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Hydro Tasmania

  • 1,000 - 50,000 employees

Maria Brescianini

Graduates working at Hydro Tasmania complete several rotations in different business units throughout the company. I recently completed a rotation working at the Gordon Power Station, which is one of the largest hydropower stations in Australia. It is located on the west coast of Tasmania, about a 2.5-hour drive from Hobart.

Overlooking a dam

6.20 AM

The alarm goes off and it’s freezing cold. Luckily the house has heated floors. I have 15 minutes to get dressed and pack my lunch. I then drive 20 minutes from the worker accommodation out to the power station.

7.00 AM

After arriving at the power station I have a toolbox meeting with the whole team, including the project manager, other engineers, operators and contractors. We go through the day’s schedule, what type of work everyone is doing, what permits we need and the safety hazards associated with our work.

7.30 AM

I head underground, 183 metres into the power station, to where the station’s generators are located, luckily the crib room is down here, so I make myself a coffee  and then boot up my laptop, check my emails and start organising the testing equipment.

A room with station's generators

8.00 AM

Today we are testing the power generator to ensure it is performing well and operating safely, as it’s recently been upgraded. We have test recorders monitoring parameters such as voltages, pressures, output power and vibrations. While the test is running I am analysing the data, making sure everything is within the acceptance criteria and that there are no anomalies.

10.00 AM

Time for a break! I grab a second coffee and have a chat with everyone in the crib room.

11.00 AM

Back at the desk and I noticed something strange occurred during the generator testing. During a turbine shutdown one of the valves that is supposed to open didn’t operate. I talked to the operator and my colleagues and we found out that the valve has just been installed. Perhaps it wasn’t installed correctly or there is another problem with it. This is when the troubleshooting starts. Time to go have a look at it and figure it out what is going on.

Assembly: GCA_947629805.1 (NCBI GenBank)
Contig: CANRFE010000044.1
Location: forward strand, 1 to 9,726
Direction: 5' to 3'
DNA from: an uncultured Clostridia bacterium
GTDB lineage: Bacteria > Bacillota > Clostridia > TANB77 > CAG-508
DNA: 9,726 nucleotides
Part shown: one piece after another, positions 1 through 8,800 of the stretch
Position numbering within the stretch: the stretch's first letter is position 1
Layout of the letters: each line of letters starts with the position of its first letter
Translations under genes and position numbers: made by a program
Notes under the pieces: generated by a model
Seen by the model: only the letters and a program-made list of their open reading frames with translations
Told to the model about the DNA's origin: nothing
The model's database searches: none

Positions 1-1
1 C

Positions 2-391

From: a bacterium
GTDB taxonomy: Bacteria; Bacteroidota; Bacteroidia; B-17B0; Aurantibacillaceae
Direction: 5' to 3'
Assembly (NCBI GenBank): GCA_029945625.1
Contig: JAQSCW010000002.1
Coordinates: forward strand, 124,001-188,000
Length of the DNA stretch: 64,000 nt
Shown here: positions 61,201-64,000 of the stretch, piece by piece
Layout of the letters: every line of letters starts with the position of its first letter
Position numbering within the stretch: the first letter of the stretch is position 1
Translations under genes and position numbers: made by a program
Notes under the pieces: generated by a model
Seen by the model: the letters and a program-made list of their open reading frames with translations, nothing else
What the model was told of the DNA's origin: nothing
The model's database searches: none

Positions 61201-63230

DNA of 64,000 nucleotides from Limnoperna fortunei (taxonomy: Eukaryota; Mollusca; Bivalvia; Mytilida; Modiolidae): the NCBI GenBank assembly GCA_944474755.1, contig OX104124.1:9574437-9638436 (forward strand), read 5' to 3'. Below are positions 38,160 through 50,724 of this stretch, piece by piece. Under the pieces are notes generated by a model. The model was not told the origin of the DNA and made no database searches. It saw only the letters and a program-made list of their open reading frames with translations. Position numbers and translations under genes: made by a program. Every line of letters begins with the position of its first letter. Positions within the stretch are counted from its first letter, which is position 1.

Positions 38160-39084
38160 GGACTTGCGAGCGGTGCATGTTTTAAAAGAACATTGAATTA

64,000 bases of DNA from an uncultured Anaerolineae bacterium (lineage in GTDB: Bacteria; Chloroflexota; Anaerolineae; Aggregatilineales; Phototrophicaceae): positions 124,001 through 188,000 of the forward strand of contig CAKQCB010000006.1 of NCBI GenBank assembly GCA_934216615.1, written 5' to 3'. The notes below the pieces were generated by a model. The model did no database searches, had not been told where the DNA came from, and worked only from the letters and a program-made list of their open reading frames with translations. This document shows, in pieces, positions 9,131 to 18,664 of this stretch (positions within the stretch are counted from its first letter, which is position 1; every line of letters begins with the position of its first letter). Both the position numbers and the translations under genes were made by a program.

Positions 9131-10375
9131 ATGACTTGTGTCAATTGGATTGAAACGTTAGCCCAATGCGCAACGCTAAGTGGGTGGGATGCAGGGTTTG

12.00 PM

Lunchtime is when everyone heads to the crib room to sit down together. This is what makes working at Hydro Tasmania special, it’s like a big family lunch.

1.30 PM

I have a look through the technical drawings and design reports to gather information about the operation of the valve with the strange reading. It looks to me that there is a mechanical issue, so I call one of the operation engineers to determine a plan of how to fix it. 

2.00 PM

I make a few more calls to organise someone to pick up part of the valve from the station and take to our workshop at Cambridge where it can get fixed. I also send out some emails to the other engineers in my team who are working in the Hobart office so that everyone is on the same page about what needs to get done.

3.30 PM

I call up the workshop to determine how long it would take to fix the valve. It looks like the valve won’t be ready in time so we re-prioritise some of the tasks so we don’t get behind schedule.

6.00 PM

Time to go. We sign off the permit and put some good tunes in the car and drive back to the village.

Overlooking a lake

6.30 PM

We all head off to the local pub to have a parmi and chips. Again, it’s like a family meal, with everyone getting together. Being so remote from the next town, it is nice to be around so many friendly faces.

7.30 PM

Ping pong time! I really enjoy playing ping pong as I can just relax and have a laugh with the crew.

8.30 PM

I’m finished for the day and now it’s time to read a book or watch some TV.

9.30 PM

Head off to sleep and be prepared for another day.

Where are you now?

I have been working as an engineer for Hydro Tasmania for the past 4 years. I started as a Graduate Engineer and now I’m working as a Project Mechanical Engineer. My current work principally involves the planning and field implementation of hydro turbine commissioning and maintenance. Commissioning is a multidiscipline endeavour involving many engineers, specialists and operators. The environment is often stressful and relies on highly skilled personnel to mitigate the inherent risk of operating the machine for the first time after a major overhaul.  In the last project, I worked on I was responsible for carrying out commissioning tests and coordinating site personnel at the recently upgraded John Butters power station, which is Tasmania’s largest hydro generator. I coordinated a wide range of technical activities and oversaw 10 engineers during the on-site work, which took place over a period of 2 months and required living away from home during each working week of that extended period.  It was very rewarding to get to the end of the project and to be able to return the generator to commercial operation and keep the complex scope of work on track.

Hydro Tasmania